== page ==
A separate acknowledgment may be provided for each single contribution of $250 or more, or one acknowledgment, such as an annual summary, may be used to substantiate several single contributions of $250 or more. Separate contributions of less than $250 will not be aggregated. An example of this could be weekly offerings to a donor’s church of less than $250 even though the donor’s annual total contributions are $250 or more.
Goods and Services
A charitable organization is required to provide a written disclosure to a donor who receives goods or services in exchange for a single payment in excess of $75.
The acknowledgment must describe goods or services an organization provides in exchange for a contribution of $250 or more. It must also provide a good faith estimate of the value of such goods or services because a donor must generally reduce the amount of the contribution deduction by the fair market value of the goods and services provided by the organization. Goods or services include cash, property, services, benefits or privileges.
Non Cash Donations:
Donations of stock or other non-cash property such as furniture or household goods are usually valued at the fair market value of the property. Clothing and household items must generally be in good used condition or better to be deductible. Fair market value is generally the price at which property would change hands between a willing buyer and a willing seller, neither having to buy or sell, and both having reasonable knowledge of all the relevant facts.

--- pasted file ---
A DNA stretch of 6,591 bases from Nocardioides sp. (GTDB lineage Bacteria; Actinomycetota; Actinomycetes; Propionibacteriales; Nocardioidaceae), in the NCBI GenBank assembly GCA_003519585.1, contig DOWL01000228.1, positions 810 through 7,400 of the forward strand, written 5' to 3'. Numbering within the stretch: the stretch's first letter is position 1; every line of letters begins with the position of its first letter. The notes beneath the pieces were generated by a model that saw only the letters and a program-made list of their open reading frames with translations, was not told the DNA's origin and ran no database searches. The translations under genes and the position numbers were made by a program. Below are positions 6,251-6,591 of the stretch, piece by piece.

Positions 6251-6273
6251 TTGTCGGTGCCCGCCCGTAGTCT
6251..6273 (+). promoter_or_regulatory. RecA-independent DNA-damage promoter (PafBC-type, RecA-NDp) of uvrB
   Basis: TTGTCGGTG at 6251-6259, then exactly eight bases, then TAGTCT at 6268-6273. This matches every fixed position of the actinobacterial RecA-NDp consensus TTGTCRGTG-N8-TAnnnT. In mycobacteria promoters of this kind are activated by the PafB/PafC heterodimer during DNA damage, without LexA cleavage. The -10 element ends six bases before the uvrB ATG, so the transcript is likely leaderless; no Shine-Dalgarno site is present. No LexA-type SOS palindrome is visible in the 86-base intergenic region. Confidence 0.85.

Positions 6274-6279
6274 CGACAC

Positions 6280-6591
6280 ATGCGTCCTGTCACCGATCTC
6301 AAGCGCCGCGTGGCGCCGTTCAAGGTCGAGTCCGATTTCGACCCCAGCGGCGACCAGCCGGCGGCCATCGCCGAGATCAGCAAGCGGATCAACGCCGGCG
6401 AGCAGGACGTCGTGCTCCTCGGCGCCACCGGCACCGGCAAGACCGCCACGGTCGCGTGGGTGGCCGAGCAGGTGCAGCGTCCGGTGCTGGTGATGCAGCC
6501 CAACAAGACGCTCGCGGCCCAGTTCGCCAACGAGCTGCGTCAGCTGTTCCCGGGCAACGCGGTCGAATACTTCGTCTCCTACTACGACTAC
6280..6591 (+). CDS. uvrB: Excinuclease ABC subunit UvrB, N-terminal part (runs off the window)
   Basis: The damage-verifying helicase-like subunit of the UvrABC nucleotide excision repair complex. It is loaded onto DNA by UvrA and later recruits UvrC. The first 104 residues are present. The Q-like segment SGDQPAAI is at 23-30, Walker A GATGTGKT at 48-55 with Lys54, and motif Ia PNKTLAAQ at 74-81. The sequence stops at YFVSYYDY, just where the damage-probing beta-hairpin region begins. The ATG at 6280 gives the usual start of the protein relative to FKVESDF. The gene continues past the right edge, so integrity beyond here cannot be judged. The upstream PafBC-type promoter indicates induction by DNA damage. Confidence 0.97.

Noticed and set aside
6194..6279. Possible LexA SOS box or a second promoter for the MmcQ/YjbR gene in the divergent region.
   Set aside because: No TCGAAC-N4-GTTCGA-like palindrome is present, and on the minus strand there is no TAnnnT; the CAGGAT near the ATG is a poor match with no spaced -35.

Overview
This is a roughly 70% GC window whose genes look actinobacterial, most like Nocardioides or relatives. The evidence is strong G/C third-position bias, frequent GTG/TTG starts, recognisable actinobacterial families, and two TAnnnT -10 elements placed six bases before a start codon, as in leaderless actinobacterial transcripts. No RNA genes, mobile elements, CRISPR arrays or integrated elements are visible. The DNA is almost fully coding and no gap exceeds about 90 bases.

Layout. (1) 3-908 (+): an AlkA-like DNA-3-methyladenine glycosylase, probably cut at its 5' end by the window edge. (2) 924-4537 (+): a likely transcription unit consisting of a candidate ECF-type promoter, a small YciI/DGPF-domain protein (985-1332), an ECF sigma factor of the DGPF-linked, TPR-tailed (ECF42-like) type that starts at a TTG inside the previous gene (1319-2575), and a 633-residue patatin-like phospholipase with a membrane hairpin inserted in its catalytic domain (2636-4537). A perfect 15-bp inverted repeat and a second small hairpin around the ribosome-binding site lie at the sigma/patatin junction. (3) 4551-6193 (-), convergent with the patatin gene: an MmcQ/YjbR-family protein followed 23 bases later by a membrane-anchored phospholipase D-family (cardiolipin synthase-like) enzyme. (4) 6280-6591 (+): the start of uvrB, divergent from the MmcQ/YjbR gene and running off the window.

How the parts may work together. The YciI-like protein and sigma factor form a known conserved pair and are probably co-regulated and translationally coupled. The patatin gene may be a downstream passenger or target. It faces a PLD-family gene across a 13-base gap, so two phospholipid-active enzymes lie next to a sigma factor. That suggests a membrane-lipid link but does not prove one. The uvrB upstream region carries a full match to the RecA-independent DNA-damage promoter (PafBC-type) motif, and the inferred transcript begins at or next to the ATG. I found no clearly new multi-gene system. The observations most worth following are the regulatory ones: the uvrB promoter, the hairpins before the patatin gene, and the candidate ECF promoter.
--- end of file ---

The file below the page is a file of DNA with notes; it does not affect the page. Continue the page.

If your total deduction for all noncash contributions for the year is over $500, you must complete and attach IRS Form 8283, Noncash Charitable Contributions, to your return.
Taxpayers donating an item or a group of similar items valued at more than $5,000 must also complete Section B of Form 8283, which generally requires an appraisal by a qualified appraiser.
Special rules apply to vehicle donations. You can find out more about these rules in IRS Publication 4303.
If a donor makes a single contribution of $250 or more in the form of unreimbursed expenses, such as out-of-pocket transportation expenses incurred in order to perform donated services (i.e. charitable mileage is deductible at 14₵/mile) for an organization, then the donor must obtain a written acknowledgment from the organization
- a description of the services provided by the donor
- a statement of whether or not the organization provided goods or services in return for the contribution
- a description and good faith estimate of the value of goods or services, if any, that the organization provided in return for the contribution
- a statement that goods or services, if any, that the organization provided in return for the contribution consisted entirely of intangible religious benefits (described earlier in this publication), if that was the case In addition, a donor must maintain adequate records of the unreimbursed expenses.
See IRS Publication 526,or a more detailed discussion on Charitable Contributions
If you have any questions about charitable donations, feel free to contact me either by email or phone.